9, 2009

By Roger Emile Stouff

Somehow, I was standing at the edge of an expanse of corn stubble. I felt confused, not quite sure of myself or my eyes. But the shotgun, cracked open, lay in the bend of my elbow and there was a low mist of fog over the rows, and it was just so right.

A golden arc crested the horizon and, like dragon’s breath, set everything ablaze, golden and auburn, ocher and wheat. I thought I had never seen anything more beautiful, and when I looked behind me, the few scattered houses on the edge of the reservation were distant. I could just make out the little white schoolhouse. I was…what…? Fourteen?

Digging two shells out of a leather bag on my hip, and as I dropped them into the chambers of an old Fox BSE for which I had saved Christmas money and chore money a whole year, the nagging at the nape of my neck was slight, but persistent. I knew that off in the broadening dawn was Baldwin, but I could not see it. Corn and sugar cane fields and the errant patch of trees were all I could discern in mist slowly burning off, dropping, to brown earth and withering stalks.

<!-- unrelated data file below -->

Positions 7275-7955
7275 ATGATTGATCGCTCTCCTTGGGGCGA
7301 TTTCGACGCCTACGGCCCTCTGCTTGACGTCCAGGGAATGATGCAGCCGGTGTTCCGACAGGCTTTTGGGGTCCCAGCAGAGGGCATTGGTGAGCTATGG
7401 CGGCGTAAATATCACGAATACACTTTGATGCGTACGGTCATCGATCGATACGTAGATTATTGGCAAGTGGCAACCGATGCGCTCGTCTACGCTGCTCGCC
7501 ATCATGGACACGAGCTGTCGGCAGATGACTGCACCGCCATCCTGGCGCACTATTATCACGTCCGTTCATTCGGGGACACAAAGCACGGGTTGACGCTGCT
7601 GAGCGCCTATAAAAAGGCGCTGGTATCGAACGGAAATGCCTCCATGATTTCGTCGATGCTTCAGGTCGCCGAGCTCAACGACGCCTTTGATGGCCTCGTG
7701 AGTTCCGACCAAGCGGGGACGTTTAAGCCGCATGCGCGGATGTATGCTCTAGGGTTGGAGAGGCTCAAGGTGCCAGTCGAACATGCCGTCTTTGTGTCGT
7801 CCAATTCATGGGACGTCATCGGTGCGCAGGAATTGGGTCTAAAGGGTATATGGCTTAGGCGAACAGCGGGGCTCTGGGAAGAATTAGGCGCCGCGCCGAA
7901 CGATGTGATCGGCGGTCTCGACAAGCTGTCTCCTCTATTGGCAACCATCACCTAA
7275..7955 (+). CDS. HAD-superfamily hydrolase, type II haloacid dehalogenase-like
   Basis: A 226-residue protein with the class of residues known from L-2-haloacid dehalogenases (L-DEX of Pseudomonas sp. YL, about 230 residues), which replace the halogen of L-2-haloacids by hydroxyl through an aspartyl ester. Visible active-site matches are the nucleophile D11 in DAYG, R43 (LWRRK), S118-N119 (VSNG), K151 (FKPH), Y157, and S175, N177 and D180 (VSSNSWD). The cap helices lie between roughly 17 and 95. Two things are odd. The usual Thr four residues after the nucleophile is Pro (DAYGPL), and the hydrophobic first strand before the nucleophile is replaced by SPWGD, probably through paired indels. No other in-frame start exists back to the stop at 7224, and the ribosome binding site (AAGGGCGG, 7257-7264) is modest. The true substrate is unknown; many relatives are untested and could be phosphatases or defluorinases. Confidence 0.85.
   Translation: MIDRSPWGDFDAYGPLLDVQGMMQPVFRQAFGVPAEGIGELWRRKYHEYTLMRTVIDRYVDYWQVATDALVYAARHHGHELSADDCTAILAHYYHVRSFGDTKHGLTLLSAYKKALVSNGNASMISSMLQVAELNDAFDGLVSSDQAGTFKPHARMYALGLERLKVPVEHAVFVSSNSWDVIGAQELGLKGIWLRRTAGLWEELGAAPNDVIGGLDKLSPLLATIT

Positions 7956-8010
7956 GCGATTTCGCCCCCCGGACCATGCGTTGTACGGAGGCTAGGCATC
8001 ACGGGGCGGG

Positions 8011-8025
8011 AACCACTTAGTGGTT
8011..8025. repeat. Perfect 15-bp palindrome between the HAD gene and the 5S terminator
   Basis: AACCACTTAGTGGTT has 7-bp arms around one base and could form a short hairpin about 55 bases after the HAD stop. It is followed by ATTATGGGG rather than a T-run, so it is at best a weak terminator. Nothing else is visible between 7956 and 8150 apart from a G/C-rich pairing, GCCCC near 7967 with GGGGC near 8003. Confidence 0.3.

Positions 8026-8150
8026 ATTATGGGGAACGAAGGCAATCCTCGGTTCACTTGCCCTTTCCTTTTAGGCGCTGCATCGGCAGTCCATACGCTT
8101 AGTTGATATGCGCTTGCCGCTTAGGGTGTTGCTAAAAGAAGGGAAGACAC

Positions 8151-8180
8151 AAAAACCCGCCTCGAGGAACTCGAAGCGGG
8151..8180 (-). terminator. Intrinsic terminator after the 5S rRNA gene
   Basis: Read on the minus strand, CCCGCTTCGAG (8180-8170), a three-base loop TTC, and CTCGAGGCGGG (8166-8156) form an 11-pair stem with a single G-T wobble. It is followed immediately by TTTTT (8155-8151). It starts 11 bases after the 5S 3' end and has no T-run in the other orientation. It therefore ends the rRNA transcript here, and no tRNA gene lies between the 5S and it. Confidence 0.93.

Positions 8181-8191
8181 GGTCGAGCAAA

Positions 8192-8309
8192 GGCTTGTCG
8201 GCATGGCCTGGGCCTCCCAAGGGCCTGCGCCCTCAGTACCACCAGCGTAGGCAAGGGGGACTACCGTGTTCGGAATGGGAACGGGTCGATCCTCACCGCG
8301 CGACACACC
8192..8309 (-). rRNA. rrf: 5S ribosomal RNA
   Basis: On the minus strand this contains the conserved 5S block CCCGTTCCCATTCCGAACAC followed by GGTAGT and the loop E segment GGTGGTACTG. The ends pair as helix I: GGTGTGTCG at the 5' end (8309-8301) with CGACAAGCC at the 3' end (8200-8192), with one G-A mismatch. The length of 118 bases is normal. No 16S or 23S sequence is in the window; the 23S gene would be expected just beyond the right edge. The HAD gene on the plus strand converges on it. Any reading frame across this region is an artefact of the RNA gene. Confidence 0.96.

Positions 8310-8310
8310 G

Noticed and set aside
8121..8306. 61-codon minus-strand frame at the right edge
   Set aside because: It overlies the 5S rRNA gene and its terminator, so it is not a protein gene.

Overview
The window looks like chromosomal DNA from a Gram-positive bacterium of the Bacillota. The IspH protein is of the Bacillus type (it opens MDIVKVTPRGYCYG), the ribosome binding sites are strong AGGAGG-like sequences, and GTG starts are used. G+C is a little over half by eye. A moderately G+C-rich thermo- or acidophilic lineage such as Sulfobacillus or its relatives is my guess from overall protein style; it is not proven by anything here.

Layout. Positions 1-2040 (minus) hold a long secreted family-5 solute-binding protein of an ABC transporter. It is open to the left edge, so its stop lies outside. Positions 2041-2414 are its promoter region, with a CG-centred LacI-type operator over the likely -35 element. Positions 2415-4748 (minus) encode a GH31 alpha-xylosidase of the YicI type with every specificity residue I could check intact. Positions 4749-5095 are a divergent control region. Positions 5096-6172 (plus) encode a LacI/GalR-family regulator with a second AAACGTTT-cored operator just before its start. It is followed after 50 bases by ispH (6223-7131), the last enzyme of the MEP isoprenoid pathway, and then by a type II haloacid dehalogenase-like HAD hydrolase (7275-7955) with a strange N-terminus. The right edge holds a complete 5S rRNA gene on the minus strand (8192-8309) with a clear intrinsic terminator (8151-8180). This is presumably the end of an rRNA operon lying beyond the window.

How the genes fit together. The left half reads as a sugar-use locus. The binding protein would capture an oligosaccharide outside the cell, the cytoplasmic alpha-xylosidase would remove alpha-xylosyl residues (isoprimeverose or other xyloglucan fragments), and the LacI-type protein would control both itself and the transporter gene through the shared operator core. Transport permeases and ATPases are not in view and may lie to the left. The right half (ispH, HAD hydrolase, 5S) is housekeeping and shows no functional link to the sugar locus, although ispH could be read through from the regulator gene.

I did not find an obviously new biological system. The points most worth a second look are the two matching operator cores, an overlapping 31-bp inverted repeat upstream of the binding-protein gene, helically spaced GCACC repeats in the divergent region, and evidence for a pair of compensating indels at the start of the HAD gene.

I closed the Fox and it latched up tight, as always it would. The straight-stock in my right hand and the doubles over my left elbow, I worked slowly along the third row of corn stubble, wary, hoping I’d react sanely if the maddening burst of brown and white wings erupted at my feet. I reminded myself to be cool and, there in a corn row seeded with doubt, I looked for Bob yet again.

Comes the near-silent pads behind me, if not for the crackling of brittle leaf and husk, and the dog has caught up, trotting by me, sure of his duty and his intent.

"Hunt ‘em up, Shadow," I said, and there was a sting in my temple. Not much, just a pang of sadness that I couldn’t quite take a bead on.